Research Techniques for the Consultant: Using the IEEE’s XPLORE Database

Tue, Mar 18 2008, 7:00 pm      Research Techniques for the Consultant: Using the IEEE's XPLORE Database 1

Consultants need to quickly understand previous technical developments and current difficulties associated with a proposed client project. While some of this information can be obtained from specialists working for the client, and you may have considerable first-hand knowledge in the field, a full literature search can usually reveal details unknown to the client and lead to better recommendations and solutions. Such facts may include which companies/labs are working on similar products, what techniques are proving suitable for production, which methods have been abandoned for reasons of cost or implementation difficulties, what IP is available for licensing, and which conferences and forums are covering details of the selected technology.

After a brief overview of IEEE’s journals in computing, communications, packaging and other technical areas, the presentation will demonstrate methods for using the IEEE’s on-line database of journal and conference papers for analysis of published results that can affect and influence the direction of development activities. This includes how to access the 1.6 million items using XPLORE, some search and selection strategies, full-text versus abstracts searches, storing searches for re-use, and using Google Scholar. and Scitopia. Specific recommendations for accessing the full papers will be made. Sharing a portfolio of relevant citations can support your work proposal and provide authority for your recommendations. Maintaining access to IEEE’s literature can be a key differentiating factor for your consulting business.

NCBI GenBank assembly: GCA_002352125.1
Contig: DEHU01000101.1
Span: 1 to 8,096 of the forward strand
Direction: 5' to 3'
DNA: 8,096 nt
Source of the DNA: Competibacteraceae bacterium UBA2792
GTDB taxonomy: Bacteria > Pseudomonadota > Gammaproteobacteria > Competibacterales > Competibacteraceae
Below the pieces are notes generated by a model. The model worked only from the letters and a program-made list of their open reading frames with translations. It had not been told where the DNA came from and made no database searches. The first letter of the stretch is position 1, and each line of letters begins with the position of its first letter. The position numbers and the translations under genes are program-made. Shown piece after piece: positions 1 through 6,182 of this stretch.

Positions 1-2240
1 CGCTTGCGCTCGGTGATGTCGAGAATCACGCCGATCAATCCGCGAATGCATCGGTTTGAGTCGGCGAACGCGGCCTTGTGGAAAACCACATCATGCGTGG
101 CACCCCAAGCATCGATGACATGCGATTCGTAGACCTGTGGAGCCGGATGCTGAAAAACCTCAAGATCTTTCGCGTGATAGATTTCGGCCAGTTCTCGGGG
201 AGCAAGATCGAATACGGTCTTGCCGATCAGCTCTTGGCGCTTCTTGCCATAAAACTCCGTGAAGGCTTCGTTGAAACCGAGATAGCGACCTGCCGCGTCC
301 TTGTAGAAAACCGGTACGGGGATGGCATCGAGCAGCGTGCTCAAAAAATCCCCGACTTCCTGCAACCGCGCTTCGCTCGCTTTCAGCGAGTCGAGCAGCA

Research Techniques for the Consultant: Using the IEEE's XPLORE Database 2About the speaker,  Paul Wesling

Paul is a Fellow of the IEEE, and received the IEEE Centennial Medal, the CPMT Board’s Distinguished Service award, the Society Contribution Award, and the IEEE’s Third Millennium Medal. He has organized over 500 courses for the local IEEE chapter in the Santa Clara Valley. Now retired, he is communications director and editor for the IEEE’s SF Bay Area Council. He is the person responsible for the very popular e-GRID emailings and website at e-GRID, which informs the entire Bay Area of upcoming IEEE events.

Paul Wesling received his BS in Electrical Engineering and his MS in Materials Science from Stanford University. Following earlier assignments, he joined Tandem Computers (now HP’s NonStop Enterprise Division) in 1985. As a member of the development team for advanced IC packaging, he designed several multi-chip module prototypes. Later he developed courses on reliability in Tandem’s Education Group, and organized a number of advanced technology and professional skills development courses for his Division and also for the IEEE. He managed a grant from the National Science Foundation for the development of multimedia educational modules in the field of IC packaging.

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